Growers should budget for £120/ha on fungicides

With a higher rust risk this season, SDHIs could offer a greater payback than last year.


Expect to spend just over £120/ha on fungicides on highly responsive wheat varieties this coming season, says independent agronomist Peter Riley of Prime Agriculture LLP.

Knowing the strengths and weaknesses of different varieties is important, he adds, as a total spend of £90/ha should be enough on less responsive choices.


The very limited responses to fungicides recorded in the east in Recommended List trials in 2011 are unlikely to be repeated this year, he believes. “We only saw a 0.54t/ha response last year, when previous work tells us that it’s more likely to be 3t/ha.”


A wider spread of varieties is in the ground this year, which should help to limit some of the disease risk, he notes. “Having said that, there’s more yellow rust in crops than there was this time last year and there are more brown rust susceptible varieties being grown. So there are differences.”


Mr Riley advises growers to split their 2012 fungicide expenditure into 8% at T0 (£9.60), 36% at T1(£43.20), 38% at T2 (£45.60) and 18% at T3 (£21.60). “The arrival of the SDHIs means that it might be possible to spend less on the T3 spray than has been done previously.”


He predicts that rust will be the disease priority at T0, with eyespot, septoria and rusts all being important at T1.


“Before the SDHIs came along, our programmes were based on a triazole/chlorothalonil mix at T0 and T1, with strobilurins coming into the T2 and T3 sprays, added to a triazole.”


This year, the SDHIs will bring more flexibility, he continues. “There could be a case for adding a strobilurin to the triazole/chlorothalonil T0 spray, for rust control, as well as to the T1 spray. Then an SDHI/triazole mix would form the basis of the T2 treatment.”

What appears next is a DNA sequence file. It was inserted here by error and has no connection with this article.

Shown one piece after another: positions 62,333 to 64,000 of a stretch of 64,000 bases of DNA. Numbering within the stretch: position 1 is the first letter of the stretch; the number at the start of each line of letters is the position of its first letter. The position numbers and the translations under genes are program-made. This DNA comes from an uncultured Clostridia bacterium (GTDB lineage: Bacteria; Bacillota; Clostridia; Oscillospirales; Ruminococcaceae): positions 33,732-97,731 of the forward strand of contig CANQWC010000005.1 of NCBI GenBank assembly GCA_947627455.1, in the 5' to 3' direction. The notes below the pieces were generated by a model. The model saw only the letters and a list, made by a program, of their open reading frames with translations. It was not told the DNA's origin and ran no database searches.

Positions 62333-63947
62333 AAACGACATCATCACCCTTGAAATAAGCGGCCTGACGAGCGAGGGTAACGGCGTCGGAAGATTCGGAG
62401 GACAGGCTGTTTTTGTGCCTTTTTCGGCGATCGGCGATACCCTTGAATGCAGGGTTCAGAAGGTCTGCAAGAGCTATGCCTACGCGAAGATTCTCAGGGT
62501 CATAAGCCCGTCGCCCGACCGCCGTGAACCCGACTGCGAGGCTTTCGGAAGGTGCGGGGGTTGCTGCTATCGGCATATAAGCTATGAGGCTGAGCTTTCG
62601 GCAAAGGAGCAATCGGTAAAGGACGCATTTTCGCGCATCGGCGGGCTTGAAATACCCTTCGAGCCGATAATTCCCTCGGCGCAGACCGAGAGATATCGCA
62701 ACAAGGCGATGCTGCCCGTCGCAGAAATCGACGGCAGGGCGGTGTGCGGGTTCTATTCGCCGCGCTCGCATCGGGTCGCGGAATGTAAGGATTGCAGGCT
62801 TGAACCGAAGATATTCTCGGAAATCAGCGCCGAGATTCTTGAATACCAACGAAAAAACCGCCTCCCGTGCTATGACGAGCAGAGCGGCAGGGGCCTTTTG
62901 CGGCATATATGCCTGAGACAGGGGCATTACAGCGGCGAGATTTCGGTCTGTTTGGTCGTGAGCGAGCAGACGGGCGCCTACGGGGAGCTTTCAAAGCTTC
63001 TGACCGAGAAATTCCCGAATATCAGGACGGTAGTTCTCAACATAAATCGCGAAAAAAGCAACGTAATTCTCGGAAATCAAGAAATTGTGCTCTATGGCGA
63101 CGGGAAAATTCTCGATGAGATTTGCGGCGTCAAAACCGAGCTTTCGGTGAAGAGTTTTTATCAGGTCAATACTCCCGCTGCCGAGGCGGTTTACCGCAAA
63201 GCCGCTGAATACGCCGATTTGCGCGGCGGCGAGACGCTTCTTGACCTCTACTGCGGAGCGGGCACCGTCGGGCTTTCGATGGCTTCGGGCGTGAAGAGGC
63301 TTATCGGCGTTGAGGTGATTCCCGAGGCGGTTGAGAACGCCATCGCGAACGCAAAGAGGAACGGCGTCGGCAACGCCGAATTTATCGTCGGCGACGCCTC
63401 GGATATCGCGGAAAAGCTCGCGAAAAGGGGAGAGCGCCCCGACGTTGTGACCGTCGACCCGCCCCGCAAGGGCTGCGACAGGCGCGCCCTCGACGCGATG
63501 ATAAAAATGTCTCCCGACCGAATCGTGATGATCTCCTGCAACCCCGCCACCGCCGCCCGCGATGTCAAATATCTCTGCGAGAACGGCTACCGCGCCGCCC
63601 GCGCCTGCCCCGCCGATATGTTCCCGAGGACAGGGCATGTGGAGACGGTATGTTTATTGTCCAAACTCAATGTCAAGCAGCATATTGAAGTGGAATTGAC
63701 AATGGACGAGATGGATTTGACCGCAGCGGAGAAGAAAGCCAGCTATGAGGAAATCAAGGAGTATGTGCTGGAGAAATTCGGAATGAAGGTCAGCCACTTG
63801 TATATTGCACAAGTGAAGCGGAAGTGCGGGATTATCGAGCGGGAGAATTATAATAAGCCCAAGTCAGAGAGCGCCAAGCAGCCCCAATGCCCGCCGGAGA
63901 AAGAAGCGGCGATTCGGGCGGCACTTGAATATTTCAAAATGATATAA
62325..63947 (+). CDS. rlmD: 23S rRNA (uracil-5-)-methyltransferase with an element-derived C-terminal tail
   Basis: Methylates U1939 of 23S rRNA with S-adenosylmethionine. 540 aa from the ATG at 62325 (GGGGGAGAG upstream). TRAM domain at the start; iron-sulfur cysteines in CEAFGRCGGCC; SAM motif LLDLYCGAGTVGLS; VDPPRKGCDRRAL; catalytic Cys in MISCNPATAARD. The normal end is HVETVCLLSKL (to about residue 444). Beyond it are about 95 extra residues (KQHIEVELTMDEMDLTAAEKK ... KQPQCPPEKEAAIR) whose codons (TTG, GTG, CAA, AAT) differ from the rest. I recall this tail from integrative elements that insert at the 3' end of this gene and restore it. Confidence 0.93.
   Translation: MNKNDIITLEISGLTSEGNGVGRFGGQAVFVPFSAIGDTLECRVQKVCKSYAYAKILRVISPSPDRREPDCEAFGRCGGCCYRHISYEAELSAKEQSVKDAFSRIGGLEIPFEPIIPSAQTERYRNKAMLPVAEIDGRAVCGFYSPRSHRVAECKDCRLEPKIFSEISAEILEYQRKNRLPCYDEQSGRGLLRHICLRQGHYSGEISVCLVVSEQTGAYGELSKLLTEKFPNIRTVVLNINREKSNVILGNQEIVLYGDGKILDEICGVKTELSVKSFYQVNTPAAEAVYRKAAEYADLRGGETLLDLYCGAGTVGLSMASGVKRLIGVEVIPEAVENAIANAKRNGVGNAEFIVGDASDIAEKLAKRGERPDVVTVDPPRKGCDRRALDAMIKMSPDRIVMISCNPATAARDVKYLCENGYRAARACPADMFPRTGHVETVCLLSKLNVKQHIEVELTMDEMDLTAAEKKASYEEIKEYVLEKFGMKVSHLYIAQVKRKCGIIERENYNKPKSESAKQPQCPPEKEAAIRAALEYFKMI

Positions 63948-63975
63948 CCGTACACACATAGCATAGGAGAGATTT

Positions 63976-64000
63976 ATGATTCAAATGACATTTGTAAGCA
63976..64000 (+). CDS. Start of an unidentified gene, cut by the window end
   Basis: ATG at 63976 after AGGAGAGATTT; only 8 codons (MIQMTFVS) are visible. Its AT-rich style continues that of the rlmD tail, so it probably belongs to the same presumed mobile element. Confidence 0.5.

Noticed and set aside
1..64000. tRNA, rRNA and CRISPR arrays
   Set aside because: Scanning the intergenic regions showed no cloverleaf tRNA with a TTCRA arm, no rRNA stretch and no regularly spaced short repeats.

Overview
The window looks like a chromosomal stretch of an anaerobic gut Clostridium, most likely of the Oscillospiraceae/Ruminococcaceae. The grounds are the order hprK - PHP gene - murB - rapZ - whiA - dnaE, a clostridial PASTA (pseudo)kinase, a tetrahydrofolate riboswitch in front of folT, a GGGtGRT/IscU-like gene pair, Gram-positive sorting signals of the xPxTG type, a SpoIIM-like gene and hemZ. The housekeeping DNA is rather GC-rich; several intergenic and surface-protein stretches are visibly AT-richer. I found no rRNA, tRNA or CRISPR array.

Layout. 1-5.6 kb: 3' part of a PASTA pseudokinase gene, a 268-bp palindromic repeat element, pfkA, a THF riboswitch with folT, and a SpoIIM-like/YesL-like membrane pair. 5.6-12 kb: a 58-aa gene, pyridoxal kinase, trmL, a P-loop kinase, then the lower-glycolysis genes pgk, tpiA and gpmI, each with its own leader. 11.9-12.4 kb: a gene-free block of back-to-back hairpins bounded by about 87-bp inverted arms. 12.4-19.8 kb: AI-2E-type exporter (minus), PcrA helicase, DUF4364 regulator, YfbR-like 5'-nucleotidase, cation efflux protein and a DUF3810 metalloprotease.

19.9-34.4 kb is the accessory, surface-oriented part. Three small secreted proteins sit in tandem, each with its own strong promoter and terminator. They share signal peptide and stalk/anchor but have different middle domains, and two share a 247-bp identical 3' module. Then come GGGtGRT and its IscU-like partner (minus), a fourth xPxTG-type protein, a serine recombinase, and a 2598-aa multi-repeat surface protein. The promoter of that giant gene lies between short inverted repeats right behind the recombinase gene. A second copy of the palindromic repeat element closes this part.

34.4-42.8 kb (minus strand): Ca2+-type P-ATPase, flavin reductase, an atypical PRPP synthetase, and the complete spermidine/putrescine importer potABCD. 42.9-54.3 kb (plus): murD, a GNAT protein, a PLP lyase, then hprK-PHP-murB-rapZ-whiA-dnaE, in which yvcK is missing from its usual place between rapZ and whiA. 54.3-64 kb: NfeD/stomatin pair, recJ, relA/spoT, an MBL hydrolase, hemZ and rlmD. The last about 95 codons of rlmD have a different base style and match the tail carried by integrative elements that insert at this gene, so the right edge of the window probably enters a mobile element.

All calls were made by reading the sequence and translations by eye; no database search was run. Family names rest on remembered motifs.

Another potential place for a strobilurin would be at T3, on a brown rust susceptible variety, he speculates. “They can only be used twice in the programme, as can the SDHIs. But we have more choices this year, which gives us more flexibility.”


Dave Ranner, technical manager with Syngenta, points out that the new SDHI chemistry has arrived just in time to help with the growing threat of both yellow and brown rust, as well as the need to maximise yields and profitability.


“We know that the SDHIs are going to be a key component of septoria control programmes,” he says. “As well as their long lasting protection, they give excellent green leaf retention and an additional yield benefit of up to 1.4t/ha.”


But their rust control could be equally important this year, he stresses. “Seguris gave the best yellow rust control in HGCA trials work and the risk is high this year. So it’s a good choice at T2.”


He believes there will be a big switch to SDHI use at T2. “Their yield protection could be crucial as costs have gone up. Their use will deliver the extra margin that growers are looking for.”



High yields


Budgets for 2012 show the critical importance of yield, says William Tongue, farm business consultant and managing director of Samuel Rose.


“There was a much bigger safety net in 2011,” he points out. “Since then, costs have increased right through the structure of the farm business. Added to that, we’re in a period of high price volatility.”


This means that there’s a greater chance of slipping into the red in 2012, he adds. “If an arable farm has a 10% yield reduction this year, for whatever reason, their margin will be completely eroded. So going for yield is going to be very important.”


Crop protection spend is individual to each farm, he acknowledges. “These are high value, high risk decisions. But it’s going to be very important to protect yield and focus on the economic optimum this year.”


T0 minus spray


If rust is active in crops, there’s a strong case for using a pre T0 (or T0 minus) spray this season, suggests Mr Riley.


“As we come out of the cold spell, if rust can be found and there are obvious foci in crops, they need to be treated,” he says.


Waiting until the second or third week in March, when the T0 goes on, could be too late, he warns.


“Use a triazole with good activity on yellow rust and maintain tight spray timings afterwards.”


 

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